Quantcast

Latest Cell Stories

2013-04-12 13:11:17

Protein spheres in the nucleus give wrong signal for cell division A new hypothesis has been developed by researchers in Bochum on how Alzheimer's disease could occur. They analyzed the interaction of the proteins FE65 and BLM that regulate cell division. In the cell culture model, they discovered spherical structures in the nucleus that contained FE65 and BLM. The interaction of the proteins triggered a wrong signal for cell division. This may explain the degeneration and death of nerve...

Role That Flagellum Plays In Helping E. Coli Colonize Rough Surfaces Revealed
2013-04-11 13:06:15

Harvard University New research from Harvard University helps to explain how waterborne bacteria can colonize rough surfaces–even those that have been designed to resist water. A team of materials scientists and microbiologists studied the gut bacterium Escherichia coli, which has many flagella that stick out in all directions. The researchers found that these tails can act as biological grappling hooks, reaching far into nanoscale crevices and latching the bacteria in place....

ALBA Synchrotron Used For First Time As A Microscope To Determine Protein Structure
2013-04-10 09:55:24

Universitat Autonoma de Barcelona The structure of the protein LC8 is linked to cell division and medical applications A team led by David Reverter, a researcher at the Institute of Biotechnology and Biomedicine (IBB) of the UAB, has determined for the first time the three-dimensional structure of a protein pair: LC8 and Nek9. Depending on whether or not they bind, Nek9 ensures that the chromosomes group and separate correctly during cell division. By analysing the 3D structure,...

2013-04-08 12:13:20

3-year study offers new evidence about where scientists should be looking A structural biologist at the Florida State University College of Medicine has made discoveries that could lead scientists a step closer to understanding how life first emerged on Earth billions of years ago. Professor Michael Blaber and his team produced data supporting the idea that 10 amino acids believed to exist on Earth around 4 billion years ago were capable of forming foldable proteins in a high-salt...

2013-04-02 12:29:09

NCI and UNIGE researchers warn against a potential backfiring of certain therapies in development Highly expressed in various cancers and known for its cytoprotective properties, TRAP1 protein has been identified as a potential target for antitumor treatments. As a result of the research conducted by Len Neckers, from the National Cancer Institute in Bethesda, USA, and Didier Picard, from the University of Geneva (UNIGE), Switzerland, this outlook is now being called into question. The...

Roadrunner Supercomputer Decommissioned On Sunday
2013-04-01 04:29:31

redOrbit Staff & Wire Reports - Your Universe Online The first supercomputer to complete one quadrillion calculations per second has been officially decommissioned, going offline Sunday after being operational for the past five years. The computer, which was known as Roadrunner, was built by IBM and went online in 2008. The $120 million Roadrunner quickly became the fastest supercomputer on Earth (a title it held until November 2009). Its success was largely due to technology that...

Seabed Microbiology Turned Upside Down By Four Cells
2013-03-28 13:31:10

Aarhus University Single-celled archaea are invisible to the naked eye, and even when using a microscope, great care must be taken to observe them. An international team of researchers led by the Center for Geomicrobiology, Aarhus University, Denmark, has nevertheless succeeded in retrieving four archaeal cells from seabed mud and mapping the genome of each one. "Until now, nobody knew how these widespread mud-dwelling archaea actually live. Mapping the genome from the four archaeal...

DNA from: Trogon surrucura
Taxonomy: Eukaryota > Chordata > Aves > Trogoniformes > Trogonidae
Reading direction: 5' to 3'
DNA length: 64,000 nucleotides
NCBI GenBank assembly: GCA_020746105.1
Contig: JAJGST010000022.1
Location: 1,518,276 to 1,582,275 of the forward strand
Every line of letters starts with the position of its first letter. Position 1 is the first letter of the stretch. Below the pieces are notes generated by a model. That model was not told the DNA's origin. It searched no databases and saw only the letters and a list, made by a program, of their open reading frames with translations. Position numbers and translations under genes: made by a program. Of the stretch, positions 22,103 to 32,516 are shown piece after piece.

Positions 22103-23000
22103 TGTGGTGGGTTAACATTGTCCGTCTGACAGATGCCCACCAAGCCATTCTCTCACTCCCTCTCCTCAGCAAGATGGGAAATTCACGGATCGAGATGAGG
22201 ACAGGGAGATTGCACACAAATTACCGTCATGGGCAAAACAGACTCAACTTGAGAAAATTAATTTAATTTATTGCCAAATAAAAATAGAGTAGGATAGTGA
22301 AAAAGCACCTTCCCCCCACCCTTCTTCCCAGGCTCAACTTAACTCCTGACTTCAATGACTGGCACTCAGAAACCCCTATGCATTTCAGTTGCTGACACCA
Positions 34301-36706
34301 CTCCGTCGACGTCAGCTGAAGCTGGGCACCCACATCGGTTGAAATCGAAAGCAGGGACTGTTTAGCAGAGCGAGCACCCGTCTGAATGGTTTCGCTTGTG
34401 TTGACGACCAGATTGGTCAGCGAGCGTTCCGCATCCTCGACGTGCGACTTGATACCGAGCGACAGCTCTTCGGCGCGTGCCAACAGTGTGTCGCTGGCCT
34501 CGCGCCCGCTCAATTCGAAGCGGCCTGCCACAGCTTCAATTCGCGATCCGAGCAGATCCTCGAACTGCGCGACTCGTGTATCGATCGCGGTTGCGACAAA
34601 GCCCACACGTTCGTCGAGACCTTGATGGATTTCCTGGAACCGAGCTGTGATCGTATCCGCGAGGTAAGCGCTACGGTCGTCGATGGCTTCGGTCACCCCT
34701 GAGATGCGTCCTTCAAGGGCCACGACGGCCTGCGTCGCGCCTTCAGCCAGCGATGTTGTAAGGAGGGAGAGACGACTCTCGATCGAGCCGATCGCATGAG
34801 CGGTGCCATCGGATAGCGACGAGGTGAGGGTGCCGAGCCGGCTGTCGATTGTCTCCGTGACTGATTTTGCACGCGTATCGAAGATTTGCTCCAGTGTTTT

2013-03-12 22:45:12

New technique enables more precise design of tissue architecture Researchers at Columbia Engineering have developed a new "plug-and-play" method to assemble complex cell microenvironments that is a scalable, highly precise way to fabricate tissues with any spatial organization or interest–such as those found in the heart or skeleton or vasculature. The study reveals new ways to better mimic the enormous complexity of tissue development, regeneration, and disease, and is published in...

Ultra-HDTV Chip Unveiled At MIT
2013-02-21 08:16:03

redOrbit Staff & Wire Reports - Your Universe Online Researchers at the Massachusetts Institute of Technology (MIT) have unveiled a new high-efficiency video coding (HEVC) chip during this week´s International Solid-State Circuits Conference in San Francisco, the MIT News Office reported on Wednesday. Although the chip is not intended for commercial release, its developers believe the challenge of implementing HEVC algorithms in silicon helps illustrate design principles that...


Latest Cell Reference Libraries

Cell (journal)
2012-06-04 14:15:36

Cell is a peer-reviewed scientific journal founded by Benjamin Lewin in January 1974 with the sponsorship of MIT Press. Lewin bought the rights to the journal in 1986 and published it under his own publishing arm Cell Press. Cell Press was sold to Elsevier in 1999, which currently publishes Cell twice monthly. Cell Press publishes several biomedical journals, including Cell, Neuron, Immunity, Molecular Cell, Developmental Cell, Cancer Cell, Current Biology, Structure, Chemistry &...

More Articles (1 articles) »
Word of the Day
drawcansir
  • A blustering, bullying fellow; a pot-valiant braggart; a bully.
This word is named for Draw-Can-Sir, a character in George Villiers' 17th century play The Rehearsal.
Related